🚲 Share your vision. Got thoughts on Boulder’s Vision Zero Innovation Program? The city wants your input on the effectiveness of specific safety projects related to curb extensions, crossing treatments and traffic calming. Here’s a map of 2020–2021 projects across the city.
🍷 Age well. Boulder County Community Services is offering free classes on healthy aging. Sign up now for courses on medicare basics, nutrition and wellness through a new online portal from the Boulder County Area Agency on Aging.

What We’re Reading

  • What we know (and don’t) about the final days of Jessica Aldama. The 33-year-old woman and her newborn daughter were found dead by Boulder police at an encampment for unhoused residents on Oct. 11. Shay Castle breaks down what we know about their deaths, and what questions remain unanswered, ahead of the National Homeless Persons’ Memorial Day on Tuesday, Dec. 21. [Boulder Beat]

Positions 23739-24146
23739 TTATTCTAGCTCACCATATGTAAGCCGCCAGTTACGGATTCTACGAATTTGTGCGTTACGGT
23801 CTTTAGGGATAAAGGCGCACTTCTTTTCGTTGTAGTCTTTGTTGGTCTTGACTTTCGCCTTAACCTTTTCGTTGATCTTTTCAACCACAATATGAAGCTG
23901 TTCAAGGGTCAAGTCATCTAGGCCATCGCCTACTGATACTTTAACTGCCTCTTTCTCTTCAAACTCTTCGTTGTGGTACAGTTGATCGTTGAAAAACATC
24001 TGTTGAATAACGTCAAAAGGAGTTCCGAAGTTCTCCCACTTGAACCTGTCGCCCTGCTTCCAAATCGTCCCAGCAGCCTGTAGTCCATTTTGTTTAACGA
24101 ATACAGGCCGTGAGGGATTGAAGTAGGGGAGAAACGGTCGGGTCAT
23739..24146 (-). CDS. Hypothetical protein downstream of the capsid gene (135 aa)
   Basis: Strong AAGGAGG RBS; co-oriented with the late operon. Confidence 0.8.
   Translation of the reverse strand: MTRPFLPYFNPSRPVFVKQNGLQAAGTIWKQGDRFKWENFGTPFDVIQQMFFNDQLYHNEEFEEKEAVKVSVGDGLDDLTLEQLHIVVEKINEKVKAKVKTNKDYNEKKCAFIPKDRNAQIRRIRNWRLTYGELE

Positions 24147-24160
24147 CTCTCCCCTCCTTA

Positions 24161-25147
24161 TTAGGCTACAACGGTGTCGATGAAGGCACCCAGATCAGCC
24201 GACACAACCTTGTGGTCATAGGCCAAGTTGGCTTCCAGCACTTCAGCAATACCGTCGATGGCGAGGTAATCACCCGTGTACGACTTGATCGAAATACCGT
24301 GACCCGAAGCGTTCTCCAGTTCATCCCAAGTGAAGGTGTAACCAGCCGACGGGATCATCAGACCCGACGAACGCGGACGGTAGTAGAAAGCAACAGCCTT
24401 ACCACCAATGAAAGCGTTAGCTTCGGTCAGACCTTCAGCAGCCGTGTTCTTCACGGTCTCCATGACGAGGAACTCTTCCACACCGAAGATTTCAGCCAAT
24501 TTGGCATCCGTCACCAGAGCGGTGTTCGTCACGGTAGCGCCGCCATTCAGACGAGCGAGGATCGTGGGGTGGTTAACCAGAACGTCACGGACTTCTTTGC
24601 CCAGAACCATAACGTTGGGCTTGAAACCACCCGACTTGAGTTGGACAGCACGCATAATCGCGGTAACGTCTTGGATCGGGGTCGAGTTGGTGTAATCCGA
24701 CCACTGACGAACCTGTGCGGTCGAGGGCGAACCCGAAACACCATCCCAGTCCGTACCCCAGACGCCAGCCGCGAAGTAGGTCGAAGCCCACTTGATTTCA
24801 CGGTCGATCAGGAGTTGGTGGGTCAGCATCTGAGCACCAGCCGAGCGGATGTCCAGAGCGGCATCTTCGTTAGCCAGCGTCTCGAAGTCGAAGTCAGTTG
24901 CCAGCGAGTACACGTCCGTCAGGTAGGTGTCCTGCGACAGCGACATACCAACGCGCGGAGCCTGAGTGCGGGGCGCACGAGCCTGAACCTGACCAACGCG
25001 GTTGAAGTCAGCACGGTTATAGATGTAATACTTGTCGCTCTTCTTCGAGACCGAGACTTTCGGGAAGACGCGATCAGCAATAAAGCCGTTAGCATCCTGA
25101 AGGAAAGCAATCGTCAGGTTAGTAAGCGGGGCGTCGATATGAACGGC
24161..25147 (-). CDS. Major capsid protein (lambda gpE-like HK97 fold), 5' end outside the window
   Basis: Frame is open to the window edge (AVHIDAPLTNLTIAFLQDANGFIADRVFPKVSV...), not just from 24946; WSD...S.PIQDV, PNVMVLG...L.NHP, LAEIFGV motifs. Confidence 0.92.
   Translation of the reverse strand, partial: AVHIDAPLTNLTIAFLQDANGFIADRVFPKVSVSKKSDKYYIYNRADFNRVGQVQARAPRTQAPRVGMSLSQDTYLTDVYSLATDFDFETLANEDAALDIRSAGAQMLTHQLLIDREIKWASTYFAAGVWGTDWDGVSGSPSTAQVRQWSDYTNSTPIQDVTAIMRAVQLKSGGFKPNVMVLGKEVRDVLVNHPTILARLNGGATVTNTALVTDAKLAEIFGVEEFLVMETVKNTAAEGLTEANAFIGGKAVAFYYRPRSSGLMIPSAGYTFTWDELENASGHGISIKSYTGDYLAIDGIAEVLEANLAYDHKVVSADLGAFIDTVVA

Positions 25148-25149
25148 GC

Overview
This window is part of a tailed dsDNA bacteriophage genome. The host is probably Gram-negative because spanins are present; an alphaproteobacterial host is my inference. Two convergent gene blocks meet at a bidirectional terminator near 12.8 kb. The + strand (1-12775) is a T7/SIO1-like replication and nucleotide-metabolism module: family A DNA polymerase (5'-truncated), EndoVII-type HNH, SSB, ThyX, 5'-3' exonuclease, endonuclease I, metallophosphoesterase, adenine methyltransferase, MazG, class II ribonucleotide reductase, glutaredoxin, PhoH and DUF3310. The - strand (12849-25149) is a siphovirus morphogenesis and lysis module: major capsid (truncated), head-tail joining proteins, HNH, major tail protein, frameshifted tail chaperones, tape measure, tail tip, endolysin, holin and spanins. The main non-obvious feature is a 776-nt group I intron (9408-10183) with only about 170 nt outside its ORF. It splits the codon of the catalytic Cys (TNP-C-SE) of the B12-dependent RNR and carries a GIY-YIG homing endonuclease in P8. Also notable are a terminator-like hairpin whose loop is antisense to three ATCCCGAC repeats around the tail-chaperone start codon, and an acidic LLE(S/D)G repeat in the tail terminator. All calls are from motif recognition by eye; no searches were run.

• New regulations and Colorado’s climate goals. Stricter rules are in place for the oil and gas industry after a series of Boulder County air studies and inspections related to air quality control. “‘These new regulations will reduce greenhouse gas emissions around 50 percent by 2030, getting us closer to the HB21-1266 target of 60 percent by 2030,’ said Boulder County Commissioner Claire Levy. ‘However, the AQCC chose to weaken the CDPHE proposal and did not adopt suggested requirements for pneumatic controllers. Increased direct regulation of this polluting industry is absolutely necessary to reduce methane emissions.'” [Boulder County]